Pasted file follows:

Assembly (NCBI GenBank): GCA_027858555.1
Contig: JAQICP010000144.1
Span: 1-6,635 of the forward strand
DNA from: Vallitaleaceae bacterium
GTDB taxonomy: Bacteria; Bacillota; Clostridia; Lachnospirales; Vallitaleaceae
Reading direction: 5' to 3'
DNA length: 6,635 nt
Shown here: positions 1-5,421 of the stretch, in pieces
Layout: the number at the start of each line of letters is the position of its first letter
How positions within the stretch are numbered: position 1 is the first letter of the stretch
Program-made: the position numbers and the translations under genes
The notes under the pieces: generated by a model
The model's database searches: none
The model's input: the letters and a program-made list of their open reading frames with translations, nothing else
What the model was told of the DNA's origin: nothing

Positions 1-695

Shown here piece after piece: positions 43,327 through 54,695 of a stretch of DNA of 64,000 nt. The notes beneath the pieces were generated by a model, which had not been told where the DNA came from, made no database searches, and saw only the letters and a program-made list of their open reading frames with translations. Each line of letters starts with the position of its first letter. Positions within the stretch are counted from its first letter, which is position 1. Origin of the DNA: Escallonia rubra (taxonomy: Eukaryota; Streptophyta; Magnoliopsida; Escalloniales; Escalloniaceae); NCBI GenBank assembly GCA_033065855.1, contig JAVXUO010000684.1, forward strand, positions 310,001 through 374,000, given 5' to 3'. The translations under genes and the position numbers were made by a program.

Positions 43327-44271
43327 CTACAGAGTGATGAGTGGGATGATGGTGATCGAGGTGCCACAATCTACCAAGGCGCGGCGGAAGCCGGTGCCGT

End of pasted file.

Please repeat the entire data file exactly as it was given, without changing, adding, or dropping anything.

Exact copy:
Assembly (NCBI GenBank): GCA_027858555.1
Contig: JAQICP010000144.1
Span: 1-6,635 of the forward strand
DNA from: Vallitaleaceae bacterium
GTDB taxonomy: Bacteria; Bacillota; Clostridia; Lachnospirales; Vallitaleaceae
Reading direction: 5' to 3'
DNA length: 6,635 nt
Shown here: positions 1-5,421 of the stretch, in pieces
Layout: the number at the start of each line of letters is the position of its first letter
How positions within the stretch are numbered: position 1 is the first letter of the stretch
Program-made: the position numbers and the translations under genes
The notes under the pieces: generated by a model
The model's database searches: none
The model's input: the letters and a program-made list of their open reading frames with translations, nothing else
What the model was told of the DNA's origin: nothing

Positions 1-695

Shown here piece after piece: positions 43,327 through 54,695 of a stretch of DNA of 64,000 nt. The notes beneath the pieces were generated by a model, which had not been told where the DNA came from, made no database searches, and saw only the letters and a program-made list of their open reading frames with translations. Each line of letters starts with the position of its first letter. Positions within the stretch are counted from its first letter, which is position 1. Origin of the DNA: Escallonia rubra (taxonomy: Eukaryota; Streptophyta; Magnoliopsida; Escalloniales; Escalloniaceae); NCBI GenBank assembly GCA_033065855.1, contig JAVXUO010000684.1, forward strand, positions 310,001 through 374,000, given 5' to 3'. The translations under genes and the position numbers were made by a program.

Positions 43327-44271
43327 CTACAGAGTGATGAGTGGGATGATGGTGATCGAGGTGCCACAATCTACCAAGGCGCGGCGGAAGCCGGTGCCGT